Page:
But wait, there’s more. The discovery of mirror neurons in the 1990’s took the visualizing=learning phenomenon one step farther into the realm of watching=learning. If you watch someone perform an action, many of the same neurons fire as if you acted yourself. Now, backed by neuroscience, you could just watch and and soak up skills like you are basking in the sun, no sweat necessary, or so goes the sales pitch. Ugh! And people bought it hook, line and sinker. You could have just asked my dad about his lack of cooking skills to know something is rotten in the state of neuroscience.
For one, mental rehearsal is an active cognitive process which has been shown in numerous experiments to enhance skills (mental rehearsal works and you should do it), whereas merely watching is a passive process which produces little long-term skill. Note too, that in the basketball experiments the players already knew how to shoot baskets, they had the motor programs imbedded into their memories, so they were practicing and reviewing skills they were already proficient in, they weren’t trying to acquire new skills.
For two, motor actions are inhibited when watching an action, otherwise you would automatically mimic every motion you see. That would be instant chaos. By watching you may learn to understand a movement but you are not virtually doing it. Passively watching and thinking you are developing the same motor-sensory skills is naive and misguided at best.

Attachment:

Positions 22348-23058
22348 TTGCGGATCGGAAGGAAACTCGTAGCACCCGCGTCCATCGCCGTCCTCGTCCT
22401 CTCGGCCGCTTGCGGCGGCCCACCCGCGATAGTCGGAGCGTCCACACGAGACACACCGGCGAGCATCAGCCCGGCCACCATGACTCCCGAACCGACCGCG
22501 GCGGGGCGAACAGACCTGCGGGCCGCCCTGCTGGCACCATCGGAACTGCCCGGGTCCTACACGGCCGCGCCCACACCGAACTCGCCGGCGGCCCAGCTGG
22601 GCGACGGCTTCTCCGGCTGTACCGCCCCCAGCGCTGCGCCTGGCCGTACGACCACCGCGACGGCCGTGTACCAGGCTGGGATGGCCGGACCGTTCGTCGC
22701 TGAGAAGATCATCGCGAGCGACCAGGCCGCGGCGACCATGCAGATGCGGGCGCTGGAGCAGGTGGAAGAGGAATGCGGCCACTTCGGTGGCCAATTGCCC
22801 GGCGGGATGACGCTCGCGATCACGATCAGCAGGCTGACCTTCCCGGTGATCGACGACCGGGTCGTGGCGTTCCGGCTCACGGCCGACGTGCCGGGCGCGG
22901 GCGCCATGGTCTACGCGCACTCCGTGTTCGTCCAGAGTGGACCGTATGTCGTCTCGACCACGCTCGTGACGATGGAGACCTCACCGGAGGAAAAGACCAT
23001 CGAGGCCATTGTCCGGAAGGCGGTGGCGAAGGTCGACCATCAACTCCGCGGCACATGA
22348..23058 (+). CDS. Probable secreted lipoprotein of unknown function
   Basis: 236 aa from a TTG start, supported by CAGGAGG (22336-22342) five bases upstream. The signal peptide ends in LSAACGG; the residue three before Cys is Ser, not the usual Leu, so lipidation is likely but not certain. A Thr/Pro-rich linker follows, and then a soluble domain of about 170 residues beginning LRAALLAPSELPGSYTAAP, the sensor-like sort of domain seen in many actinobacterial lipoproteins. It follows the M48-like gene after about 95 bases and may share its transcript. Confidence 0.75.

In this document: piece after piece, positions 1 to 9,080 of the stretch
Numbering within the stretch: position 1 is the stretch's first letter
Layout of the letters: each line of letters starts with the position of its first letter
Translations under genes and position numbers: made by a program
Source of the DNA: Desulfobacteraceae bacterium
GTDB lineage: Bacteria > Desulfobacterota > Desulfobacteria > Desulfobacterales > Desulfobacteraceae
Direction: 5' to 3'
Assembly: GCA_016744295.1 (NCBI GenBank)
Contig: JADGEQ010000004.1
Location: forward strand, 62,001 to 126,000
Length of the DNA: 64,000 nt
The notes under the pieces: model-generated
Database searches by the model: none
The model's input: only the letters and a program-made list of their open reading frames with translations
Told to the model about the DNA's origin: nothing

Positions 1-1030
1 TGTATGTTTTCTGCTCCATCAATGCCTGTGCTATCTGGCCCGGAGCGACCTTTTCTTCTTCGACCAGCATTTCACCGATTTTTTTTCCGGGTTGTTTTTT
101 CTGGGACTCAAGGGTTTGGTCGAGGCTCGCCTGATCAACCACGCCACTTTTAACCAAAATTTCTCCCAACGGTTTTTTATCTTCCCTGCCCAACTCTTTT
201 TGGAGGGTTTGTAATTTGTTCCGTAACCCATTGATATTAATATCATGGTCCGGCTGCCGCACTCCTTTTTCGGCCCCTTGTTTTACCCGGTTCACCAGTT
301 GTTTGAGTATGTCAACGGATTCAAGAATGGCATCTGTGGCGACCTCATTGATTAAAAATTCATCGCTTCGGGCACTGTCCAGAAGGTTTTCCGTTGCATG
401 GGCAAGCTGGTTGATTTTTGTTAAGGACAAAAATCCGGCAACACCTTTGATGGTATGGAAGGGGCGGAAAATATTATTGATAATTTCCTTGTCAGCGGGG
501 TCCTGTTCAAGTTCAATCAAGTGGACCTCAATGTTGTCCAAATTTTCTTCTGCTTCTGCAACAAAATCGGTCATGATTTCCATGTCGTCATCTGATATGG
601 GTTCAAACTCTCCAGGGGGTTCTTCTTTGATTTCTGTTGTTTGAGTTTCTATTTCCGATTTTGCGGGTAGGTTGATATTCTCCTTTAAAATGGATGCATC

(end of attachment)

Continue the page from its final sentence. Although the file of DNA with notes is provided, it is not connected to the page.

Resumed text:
My dad’s foray into the world of cooking does contain the recipe for training success. He found an expert. He watched and listened intently, with a strong desire to learn the skill. He gathered everything he would need to proceed, including the recipe, the ingredients and the tools. He tried the recipe, referring to the video and notes he took as he went along. He gave himself feedback, tasting as he cooked. He also got external feedback from my mother. Then, he cooked the recipe a few more times just to make sure he got it right, he validated his newly-developed cooking skill.
Although just following recipes is not enough to make him a world-class chef, with this simple system in place, he is well on his way to cooking competence.
You can’t learn by only watching, nor can you learn by just reading. What books and videos can do for you is point the way to correct physical practices.
I know a guy who is a highly successful writer. He said that he could give away every one of his writing secrets and it wouldn’t hurt him at all. For one, he said, no one would actually take action and follow his expert advice, and two, it would take them decades to catch up to him because he’s been writing for 40+ years.
Words and videos are best used as guides and supplements to your practice, not substitutes.
Watching Systema videos is entertaining, no doubt, but here’s how to best use video for skill acquisition, for education instead of entertainment.
The Proper Roles of Video in Skill Acquisition
4. To See Masterful Movement.